In the entire passage, Fitzgerald makes use of figurative language to show that Gatsby equates himself to God because he has the right to everything and should get everything he wants without question. Gatsby feels he is like God and can get anything he wants without question and the world was under his control. Fitzgerald says: "... He wanted nothing less of Daisy than that she should go to Tom and say: "I never loved you..." (109). In this demonstration and application of figurative language, Fitzgerald uses metaphor when he uses the phrase "he wanted nothing" to shows the magnitude of self-pride and esteem held by Gatsby when he tried to show that he was the best and only one with the right to own everything. Further, the author makes use of hyperbole to draw a vivid pictorial representation of the happenings in the plot for his audience, when he emphasizes on Gatsby's struggle to accept defeat when he says: "I wouldn't ask too much of her... you can't repeat the past....why of course you can...." (109). The exaggerated conversations were used to communicate to the reader the struggle revolving around Gatsby's pride thinking he has unquestionable right to anything he placing his hands on to be his without restraint. The application of these literary devices and figurative language helps Fitzgerald to give his audience a clear picture of the actual events surrounding the story. The audience is able to get a better understanding of the characters intentions and personalities due to the vivid presentation of the story using demonstrative language.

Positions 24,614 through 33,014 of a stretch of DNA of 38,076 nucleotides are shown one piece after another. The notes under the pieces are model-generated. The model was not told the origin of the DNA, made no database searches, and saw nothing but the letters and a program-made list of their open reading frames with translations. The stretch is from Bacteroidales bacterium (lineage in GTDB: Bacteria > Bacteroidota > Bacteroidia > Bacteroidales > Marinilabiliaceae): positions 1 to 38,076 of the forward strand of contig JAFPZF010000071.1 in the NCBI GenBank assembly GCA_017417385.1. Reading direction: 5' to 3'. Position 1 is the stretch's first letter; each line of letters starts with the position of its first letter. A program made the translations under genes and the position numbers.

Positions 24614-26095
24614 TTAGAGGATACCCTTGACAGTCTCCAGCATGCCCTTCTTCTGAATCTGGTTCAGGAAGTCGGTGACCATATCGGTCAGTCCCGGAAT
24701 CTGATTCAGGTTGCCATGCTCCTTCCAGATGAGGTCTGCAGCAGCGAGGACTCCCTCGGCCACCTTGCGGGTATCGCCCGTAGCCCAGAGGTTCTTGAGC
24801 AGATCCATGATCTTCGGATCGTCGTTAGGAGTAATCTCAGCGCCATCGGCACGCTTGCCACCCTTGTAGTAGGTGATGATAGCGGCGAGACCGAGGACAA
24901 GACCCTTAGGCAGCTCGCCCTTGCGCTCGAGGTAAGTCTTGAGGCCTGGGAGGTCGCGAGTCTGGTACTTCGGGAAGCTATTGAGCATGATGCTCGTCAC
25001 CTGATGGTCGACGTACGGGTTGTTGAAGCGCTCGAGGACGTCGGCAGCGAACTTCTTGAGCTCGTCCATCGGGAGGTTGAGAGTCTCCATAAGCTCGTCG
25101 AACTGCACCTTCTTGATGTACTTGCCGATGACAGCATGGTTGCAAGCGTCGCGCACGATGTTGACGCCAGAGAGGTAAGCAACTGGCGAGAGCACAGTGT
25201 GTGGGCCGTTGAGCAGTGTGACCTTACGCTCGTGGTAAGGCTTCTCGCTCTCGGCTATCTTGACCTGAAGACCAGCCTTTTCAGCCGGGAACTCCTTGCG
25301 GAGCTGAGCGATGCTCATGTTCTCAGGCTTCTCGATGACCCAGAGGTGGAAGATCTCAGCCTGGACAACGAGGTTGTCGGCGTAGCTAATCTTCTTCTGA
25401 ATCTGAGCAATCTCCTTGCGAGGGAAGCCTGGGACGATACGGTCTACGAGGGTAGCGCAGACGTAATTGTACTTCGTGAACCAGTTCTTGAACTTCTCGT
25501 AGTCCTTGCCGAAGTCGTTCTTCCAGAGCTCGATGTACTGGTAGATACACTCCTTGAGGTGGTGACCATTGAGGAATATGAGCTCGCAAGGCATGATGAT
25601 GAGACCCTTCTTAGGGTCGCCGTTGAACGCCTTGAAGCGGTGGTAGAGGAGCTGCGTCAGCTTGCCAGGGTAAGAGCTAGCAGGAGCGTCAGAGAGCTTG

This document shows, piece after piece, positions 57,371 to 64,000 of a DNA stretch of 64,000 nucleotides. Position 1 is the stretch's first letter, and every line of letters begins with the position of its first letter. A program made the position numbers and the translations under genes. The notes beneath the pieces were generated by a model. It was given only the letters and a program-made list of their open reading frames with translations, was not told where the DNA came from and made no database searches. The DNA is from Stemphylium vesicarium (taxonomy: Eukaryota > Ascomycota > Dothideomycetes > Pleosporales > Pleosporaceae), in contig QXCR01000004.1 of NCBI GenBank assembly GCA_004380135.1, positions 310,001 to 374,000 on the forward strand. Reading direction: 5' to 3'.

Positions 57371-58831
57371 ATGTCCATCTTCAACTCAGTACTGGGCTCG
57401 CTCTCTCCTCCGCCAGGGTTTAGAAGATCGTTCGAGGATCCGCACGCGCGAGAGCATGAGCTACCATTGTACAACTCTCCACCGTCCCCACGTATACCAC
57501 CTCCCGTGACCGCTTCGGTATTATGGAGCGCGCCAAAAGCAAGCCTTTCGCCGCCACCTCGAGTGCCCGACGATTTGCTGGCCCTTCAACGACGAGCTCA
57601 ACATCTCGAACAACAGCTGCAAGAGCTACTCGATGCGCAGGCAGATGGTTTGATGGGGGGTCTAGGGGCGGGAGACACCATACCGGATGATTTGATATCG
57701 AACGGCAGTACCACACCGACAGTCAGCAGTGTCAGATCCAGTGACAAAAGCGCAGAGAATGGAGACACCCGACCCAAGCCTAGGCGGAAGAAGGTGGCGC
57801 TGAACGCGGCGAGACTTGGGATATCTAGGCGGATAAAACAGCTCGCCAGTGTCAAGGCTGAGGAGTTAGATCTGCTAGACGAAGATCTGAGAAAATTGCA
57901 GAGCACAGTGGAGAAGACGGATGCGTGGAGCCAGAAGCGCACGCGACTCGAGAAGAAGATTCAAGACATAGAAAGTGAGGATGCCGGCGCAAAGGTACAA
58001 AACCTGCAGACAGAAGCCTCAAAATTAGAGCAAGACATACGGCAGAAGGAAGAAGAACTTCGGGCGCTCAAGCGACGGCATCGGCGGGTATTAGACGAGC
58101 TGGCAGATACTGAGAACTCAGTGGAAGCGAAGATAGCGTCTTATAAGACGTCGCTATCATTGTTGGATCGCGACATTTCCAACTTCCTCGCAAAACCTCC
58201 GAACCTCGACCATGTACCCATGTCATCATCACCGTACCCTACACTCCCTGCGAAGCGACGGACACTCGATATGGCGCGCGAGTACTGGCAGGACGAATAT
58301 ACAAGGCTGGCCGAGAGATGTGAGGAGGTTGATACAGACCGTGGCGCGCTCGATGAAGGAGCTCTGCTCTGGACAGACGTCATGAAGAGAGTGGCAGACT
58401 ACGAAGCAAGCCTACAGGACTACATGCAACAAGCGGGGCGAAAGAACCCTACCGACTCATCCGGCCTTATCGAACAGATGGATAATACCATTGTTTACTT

Atmosphere and Cultural Commentary in the Passage